5 Things about Teaching in Torino
1.School Days in Italy
School in Italy starts at 8AM and ends at 2PM so the students can go have lunch. There’s no cafeteria at the school so everybody goes home and eats with their families or gets food at a restaurant. For me, this meant going to my host grandparents house for food and wine 😋
In Italy, students remain in the same classroom with the same people their entire time in high school. Instead, the teachers change rooms when the periods change.
2. Weekly Schedule
As a volunteer English teacher, I had anywhere from 12 to 18 classes a week. Teachers scheduled me to come and do conversation lessons with their students & I saw each class once a week maximum. I was also requested to give science and math classes in English as well. I can’t escape my engineering background.
I got to meet hundreds of students, but I only got to see them once a week so it was hard to really know them. They all knew me though. Everybody spoke to me in the hallways and were excited to practice their English with me. It was literally impossible to learn all their names, but they all had an impact on me and my decision to become a teaching nomad.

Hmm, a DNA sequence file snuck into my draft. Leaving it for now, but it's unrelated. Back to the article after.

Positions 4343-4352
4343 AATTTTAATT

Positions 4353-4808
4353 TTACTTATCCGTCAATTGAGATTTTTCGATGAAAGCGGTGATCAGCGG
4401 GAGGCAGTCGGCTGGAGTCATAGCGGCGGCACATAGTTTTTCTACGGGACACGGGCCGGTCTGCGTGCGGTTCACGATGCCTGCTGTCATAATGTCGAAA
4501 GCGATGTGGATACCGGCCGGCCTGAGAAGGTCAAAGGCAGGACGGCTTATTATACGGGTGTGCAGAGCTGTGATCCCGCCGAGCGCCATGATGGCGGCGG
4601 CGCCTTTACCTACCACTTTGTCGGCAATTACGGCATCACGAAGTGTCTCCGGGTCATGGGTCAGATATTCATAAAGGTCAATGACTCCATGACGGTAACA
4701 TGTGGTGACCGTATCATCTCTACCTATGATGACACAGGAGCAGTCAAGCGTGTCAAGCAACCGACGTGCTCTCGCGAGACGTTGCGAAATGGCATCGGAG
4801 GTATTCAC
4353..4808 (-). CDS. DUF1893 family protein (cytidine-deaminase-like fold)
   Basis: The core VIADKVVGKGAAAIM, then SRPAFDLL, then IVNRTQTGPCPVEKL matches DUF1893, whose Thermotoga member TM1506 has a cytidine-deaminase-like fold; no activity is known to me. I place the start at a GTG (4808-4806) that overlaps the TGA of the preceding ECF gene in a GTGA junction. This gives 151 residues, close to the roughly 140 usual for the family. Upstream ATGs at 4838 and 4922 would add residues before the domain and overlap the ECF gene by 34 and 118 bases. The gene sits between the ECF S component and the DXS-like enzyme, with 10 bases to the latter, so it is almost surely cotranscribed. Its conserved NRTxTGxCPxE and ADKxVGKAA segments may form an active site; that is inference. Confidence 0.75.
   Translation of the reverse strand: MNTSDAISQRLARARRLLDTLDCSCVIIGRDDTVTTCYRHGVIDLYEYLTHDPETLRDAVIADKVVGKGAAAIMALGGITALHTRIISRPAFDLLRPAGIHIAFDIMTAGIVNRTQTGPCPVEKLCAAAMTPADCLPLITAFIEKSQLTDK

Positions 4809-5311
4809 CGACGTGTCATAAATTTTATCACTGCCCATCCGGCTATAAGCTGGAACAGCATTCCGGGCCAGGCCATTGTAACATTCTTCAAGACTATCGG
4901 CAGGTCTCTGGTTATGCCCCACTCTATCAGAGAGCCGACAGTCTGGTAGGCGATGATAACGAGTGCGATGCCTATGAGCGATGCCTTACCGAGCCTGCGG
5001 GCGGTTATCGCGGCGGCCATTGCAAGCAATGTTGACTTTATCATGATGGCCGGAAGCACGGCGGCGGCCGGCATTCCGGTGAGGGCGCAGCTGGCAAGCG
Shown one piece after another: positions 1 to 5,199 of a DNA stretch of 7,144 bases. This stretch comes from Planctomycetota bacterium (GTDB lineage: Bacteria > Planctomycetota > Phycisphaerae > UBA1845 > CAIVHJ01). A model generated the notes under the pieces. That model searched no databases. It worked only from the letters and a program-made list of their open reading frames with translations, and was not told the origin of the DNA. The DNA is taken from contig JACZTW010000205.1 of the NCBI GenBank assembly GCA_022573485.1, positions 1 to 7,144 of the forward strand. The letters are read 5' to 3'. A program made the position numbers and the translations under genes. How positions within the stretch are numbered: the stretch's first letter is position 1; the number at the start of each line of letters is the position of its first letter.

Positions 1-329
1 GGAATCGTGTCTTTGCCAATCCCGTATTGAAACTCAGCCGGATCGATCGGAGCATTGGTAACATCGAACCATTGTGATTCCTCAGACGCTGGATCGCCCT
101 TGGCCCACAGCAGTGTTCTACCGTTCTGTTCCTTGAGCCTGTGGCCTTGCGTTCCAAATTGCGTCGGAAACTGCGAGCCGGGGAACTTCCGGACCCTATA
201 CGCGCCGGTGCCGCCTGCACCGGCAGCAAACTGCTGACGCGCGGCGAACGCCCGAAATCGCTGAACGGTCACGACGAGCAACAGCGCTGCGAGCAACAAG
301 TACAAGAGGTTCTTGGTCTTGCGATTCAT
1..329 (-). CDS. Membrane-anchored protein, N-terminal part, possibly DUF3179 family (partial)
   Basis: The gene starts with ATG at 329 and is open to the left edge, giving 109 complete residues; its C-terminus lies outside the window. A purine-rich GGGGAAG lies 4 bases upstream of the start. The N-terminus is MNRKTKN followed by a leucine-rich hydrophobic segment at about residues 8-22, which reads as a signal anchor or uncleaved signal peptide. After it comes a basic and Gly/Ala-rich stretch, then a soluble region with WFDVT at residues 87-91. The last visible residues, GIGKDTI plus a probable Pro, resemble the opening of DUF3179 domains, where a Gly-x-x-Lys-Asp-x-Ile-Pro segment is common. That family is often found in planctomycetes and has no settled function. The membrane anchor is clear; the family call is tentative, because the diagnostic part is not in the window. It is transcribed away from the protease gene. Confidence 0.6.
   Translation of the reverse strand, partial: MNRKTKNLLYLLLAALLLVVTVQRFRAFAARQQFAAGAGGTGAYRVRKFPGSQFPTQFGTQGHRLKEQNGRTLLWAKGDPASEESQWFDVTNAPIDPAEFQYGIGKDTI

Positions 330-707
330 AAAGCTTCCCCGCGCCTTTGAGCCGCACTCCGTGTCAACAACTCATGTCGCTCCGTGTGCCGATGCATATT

3. Classroom Set-up & Lesson Planning
All the classrooms were equipped with a computer and screen. I prepared all my lessons using Google slides and simply plugged in my flash drive at the beginning of each class. I had a co-teacher present during all the classes, but they didn’t really say much during my lessons.
I had plenty of resources available to me at the school. If I needed to print, make copies, or cut out bingo boards I could do that. I didn’t spend too much time lesson planning, but even when I did I enjoyed it.
4. Afterschool Program
My school also organized an afterschool program specifically centered around my time at the school. I met with my afterschool program once a week for two hours. The language levels were very mixed and that was done on purpose. I had students that were really passionate about English and wanted to improve and students that were mandated by the teachers to attend. We played games, laughed, ate snacks and learned.
5. Public Transportation
Public transportation and my two feet were my methods of getting around in Turin. My school provided me with a monthly transportation card that I could use for the buses, metro, and tram. I walked to the metro station and bus stops on a daily basis. That and eating farm to table is probably why I lost so much weight during my three months.
Volunteering in Italy changed my life and there will always be a place in my heart for Turin (& pasta con toño😋). When the world goes back to normal I'm booking a trip to go see my host family as soon as possible 😩